At the start of the battle, I took a brief look at the battlefield.

It didn’t take me long to figure out that simply going straight across was suicide, so I opted for another approach.

To my west, there were some rock formations sticking out of the ground that looked like they would provide good cover, so I chose to go there.

At another rock formation just north of it, there was a T-34-76, an AMX-12t and an unidentified light tank in Soviet colors waiting for me.

I knew that the AMX had a powerful cannon, so I fired at it first.

BOOM!!!

That tank was now just a pile of burnt metal.

I backed off, when suddenly, an AMX 13/75 snuck up behind me and put a round into my turret.

Luckily, Goliath was still okay, so I tossed an anti-tank grenade at the AMX while I was waiting for the cannon to reload.

The AMX wasn’t killed, but it was set on fire, which did destroy it.

When my cannon reloaded, I poked out around the corner to find that the T-34 was coming towards me.

The 152mm cannon showed him the error of his action.

As for that mystery tank, I wanted it alive, so I simply charged towards it, his shells bouncing off of Goliath.

He tried to back away, but he backed into a rock formation.

Perfect.

I jumped out of Goliath and hopped onto the mystery tank.

Just as I had done before, I opened the hatches and blew away all the crew members with my Tokarev.

However, I had a battle to attend to, so I quickly got back to Goliath and continued the carnage.

I got back just in time to see another T-34 bearing down on me, with an ARL-44 in tow.

I backed away around the corner, but not before the ARL-44 scraped my tank with one of its rounds.

Goliath was hurt, but not too badly.

I waited a few more seconds before deciding to come back out.

For some reason, the T-34-85 was gone, but the ARL-44 remained.

Almost immediately, I worried that the T-34 would be attempting a sneak attack.

The ARL fired again, but luckily, he missed.

I didn’t.

His tank was severely damaged, but still alive.

I knew it was risky, but I just felt like charging after the wounded ARL.

For some reason, though, while I was charging it, it didn’t fire back.

I wondered: Was their gunner killed? Did their gun jam?

I didn’t stop to ponder all that. Rather, I just gave the enemy tank a nice, hearty ram, which knocked it out for the remainder of the battle.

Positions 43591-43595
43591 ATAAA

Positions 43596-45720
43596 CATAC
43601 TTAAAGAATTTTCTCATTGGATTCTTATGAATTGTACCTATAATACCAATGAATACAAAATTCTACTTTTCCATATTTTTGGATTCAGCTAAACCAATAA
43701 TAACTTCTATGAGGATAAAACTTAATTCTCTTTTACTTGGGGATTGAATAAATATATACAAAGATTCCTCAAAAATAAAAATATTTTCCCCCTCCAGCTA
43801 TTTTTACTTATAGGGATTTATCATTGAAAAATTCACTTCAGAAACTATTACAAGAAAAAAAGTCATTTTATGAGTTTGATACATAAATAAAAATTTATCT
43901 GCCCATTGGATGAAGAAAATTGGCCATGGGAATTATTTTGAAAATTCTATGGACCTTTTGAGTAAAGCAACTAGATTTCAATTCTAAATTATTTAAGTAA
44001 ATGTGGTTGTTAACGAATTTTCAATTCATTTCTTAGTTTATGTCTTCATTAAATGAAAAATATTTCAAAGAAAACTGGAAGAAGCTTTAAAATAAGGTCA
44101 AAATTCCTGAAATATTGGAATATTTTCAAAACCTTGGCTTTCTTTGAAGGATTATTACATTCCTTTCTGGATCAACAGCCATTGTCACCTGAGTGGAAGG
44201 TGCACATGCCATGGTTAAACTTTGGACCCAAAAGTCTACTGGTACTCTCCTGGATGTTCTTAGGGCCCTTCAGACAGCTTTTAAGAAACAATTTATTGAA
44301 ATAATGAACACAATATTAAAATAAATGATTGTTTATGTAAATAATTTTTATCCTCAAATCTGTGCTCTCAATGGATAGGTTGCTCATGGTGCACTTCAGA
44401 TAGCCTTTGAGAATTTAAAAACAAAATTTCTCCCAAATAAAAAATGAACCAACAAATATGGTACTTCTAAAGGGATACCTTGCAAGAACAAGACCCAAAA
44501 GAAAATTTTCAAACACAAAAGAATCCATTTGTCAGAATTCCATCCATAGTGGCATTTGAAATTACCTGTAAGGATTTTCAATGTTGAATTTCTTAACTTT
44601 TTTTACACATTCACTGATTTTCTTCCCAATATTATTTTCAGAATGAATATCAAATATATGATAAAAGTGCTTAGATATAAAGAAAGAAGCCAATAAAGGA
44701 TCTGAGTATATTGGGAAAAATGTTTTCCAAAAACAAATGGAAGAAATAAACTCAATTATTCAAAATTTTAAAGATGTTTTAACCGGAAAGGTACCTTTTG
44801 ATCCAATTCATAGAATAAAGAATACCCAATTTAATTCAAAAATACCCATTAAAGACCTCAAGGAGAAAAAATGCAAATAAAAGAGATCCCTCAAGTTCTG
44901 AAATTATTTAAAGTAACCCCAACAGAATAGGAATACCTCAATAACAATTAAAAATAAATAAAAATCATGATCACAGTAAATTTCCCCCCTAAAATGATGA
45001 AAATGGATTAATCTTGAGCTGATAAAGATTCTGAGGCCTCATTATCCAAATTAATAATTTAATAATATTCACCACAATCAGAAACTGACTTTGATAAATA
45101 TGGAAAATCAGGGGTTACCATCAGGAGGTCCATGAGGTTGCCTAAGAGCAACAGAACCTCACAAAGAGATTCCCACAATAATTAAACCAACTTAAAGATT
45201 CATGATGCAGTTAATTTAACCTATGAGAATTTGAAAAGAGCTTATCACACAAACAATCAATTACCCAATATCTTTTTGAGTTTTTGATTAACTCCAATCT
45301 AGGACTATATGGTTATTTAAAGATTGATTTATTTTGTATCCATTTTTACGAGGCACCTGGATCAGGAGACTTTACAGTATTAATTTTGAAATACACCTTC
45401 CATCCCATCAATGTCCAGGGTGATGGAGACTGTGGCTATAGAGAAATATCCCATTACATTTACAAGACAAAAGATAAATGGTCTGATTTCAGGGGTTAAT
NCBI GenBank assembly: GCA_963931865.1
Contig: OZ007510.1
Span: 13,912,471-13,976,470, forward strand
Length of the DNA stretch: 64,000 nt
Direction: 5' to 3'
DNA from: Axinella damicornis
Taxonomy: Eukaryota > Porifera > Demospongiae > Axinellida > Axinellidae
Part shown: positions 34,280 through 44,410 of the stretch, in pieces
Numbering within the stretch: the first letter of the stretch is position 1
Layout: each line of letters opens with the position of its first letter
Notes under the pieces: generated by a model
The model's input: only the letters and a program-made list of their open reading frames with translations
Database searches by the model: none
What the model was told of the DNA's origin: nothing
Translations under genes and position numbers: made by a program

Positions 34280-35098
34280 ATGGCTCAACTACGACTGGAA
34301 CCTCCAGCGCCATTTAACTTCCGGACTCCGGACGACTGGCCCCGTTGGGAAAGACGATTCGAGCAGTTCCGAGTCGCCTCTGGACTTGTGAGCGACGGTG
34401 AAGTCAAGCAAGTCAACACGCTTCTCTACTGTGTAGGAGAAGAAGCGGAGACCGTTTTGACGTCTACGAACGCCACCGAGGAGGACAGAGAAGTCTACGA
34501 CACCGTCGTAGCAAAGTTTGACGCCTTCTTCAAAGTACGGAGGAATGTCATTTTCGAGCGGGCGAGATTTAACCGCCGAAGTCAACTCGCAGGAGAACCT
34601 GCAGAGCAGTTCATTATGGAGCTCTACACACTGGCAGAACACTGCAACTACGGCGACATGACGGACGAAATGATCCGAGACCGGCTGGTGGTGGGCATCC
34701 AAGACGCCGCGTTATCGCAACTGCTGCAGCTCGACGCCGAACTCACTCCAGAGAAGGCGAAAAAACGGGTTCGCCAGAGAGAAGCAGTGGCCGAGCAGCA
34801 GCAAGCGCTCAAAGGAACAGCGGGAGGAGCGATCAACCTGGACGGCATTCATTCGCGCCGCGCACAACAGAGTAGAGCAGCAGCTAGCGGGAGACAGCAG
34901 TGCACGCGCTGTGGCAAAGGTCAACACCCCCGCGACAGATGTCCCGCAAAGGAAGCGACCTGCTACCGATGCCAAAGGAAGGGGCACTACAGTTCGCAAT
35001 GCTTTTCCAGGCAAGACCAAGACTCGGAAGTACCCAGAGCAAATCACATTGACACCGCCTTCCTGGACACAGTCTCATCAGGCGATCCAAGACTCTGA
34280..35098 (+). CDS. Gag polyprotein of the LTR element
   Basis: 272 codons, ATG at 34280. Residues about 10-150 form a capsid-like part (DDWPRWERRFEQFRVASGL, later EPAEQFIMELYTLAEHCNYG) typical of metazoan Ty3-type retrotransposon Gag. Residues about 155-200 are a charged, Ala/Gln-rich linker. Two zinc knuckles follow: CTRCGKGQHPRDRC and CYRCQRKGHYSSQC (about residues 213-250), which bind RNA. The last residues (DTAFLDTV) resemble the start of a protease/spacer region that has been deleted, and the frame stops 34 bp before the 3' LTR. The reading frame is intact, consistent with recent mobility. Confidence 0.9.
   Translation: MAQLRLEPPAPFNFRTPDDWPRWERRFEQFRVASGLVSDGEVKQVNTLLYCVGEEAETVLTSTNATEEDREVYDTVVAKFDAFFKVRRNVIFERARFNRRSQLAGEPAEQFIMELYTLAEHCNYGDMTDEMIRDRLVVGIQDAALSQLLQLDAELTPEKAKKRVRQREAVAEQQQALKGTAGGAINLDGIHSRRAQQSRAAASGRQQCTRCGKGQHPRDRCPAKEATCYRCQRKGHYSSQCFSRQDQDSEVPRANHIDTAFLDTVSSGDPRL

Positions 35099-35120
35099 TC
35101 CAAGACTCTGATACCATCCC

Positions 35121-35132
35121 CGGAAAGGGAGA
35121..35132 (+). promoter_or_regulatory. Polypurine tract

I turned around just in time to find the T-34 I was looking for.

The T-34 fired at me, but the shot bounced.

Mine didn’t.

Now that both T-34s were junked, I needed to find the other tanks.

I passed through the second rock formation and surveyed the area.

Nothing.

I was a little hesitant to go any further because they may have set up a trap, so I turned around and headed for the eastern flank.

On my way there, I ran into an AMX-40 plus another one of those unrecognizable Soviet tanks.

This one was different.

While its hull was unrecognizable, the turret bore a resemblance to the T-28’s cylindrical turret.

I killed the AMX-40, but the other tank was not so easy to take on.

This one did quite a bit of damage to Goliath, so I had to dodge him.

I wanted it alive, but I felt that capturing it posed a significant risk, so I simply torched it.

Moving on, I encountered yet another odd tank painted in our colors.

This one had a long, rectangular hull with a somewhat small turret.

Its first shot bounced, but in short order, it was able to fire off another round, which did some damage.

I decided that this thing was also a danger to Goliath, so another 152mm round made sure that it would no longer endanger my tank.

However, shortly after I blasted this thing, I encountered a KV-1.

This one appeared to be stock, and the 76mm round that bounced off of my turret only confirmed that.

However, I wasn’t taking any more chances, so I fell back to cover while I waited for the 152 to reload.

By the time it did that, the enemy KV-1 was nearly on to me.

I drove up to it, and at point-blank range, I blew a large hole through it.

Around this time, another KV-1, this one with a longer 76mm cannon, had showed up to take me on.

However, seeing what I had done to his comrade, he simply turned and fled.

While he was fleeing, though, another tank shot and killed that one.

Wait…did I just witness that tank being killed by its own friend?

Funny, I didn’t think these guys were fond of Order No. 227

As I investigated the source of the shot, I saw a KV-2 with a 107mm ZiS-6.

Remembering my last encounter with one at Malinovka, I took it slowly this time.

Unfortunately, at that range, my 152mm missed, so I ducked back behind the rocks and attempted to go around the other way.

When I got to the other side, I just waited some more seconds until the gun was reloaded, and then I drove out until I could see that KV-2.

Luckily, he was not pointing his gun in my direction, so I gave him another shot.

BOOM!!!

He wasn’t destroyed, but his tank appeared to have taken heavy damage, and his track was broken.

I took this opportunity to go back around to the other side.

With my gun loaded, I went to take him on again, but he spotted me and opened fire.

He only grazed my turret, so I returned fire and…

BOOM!!!

That was easier than my last engagement!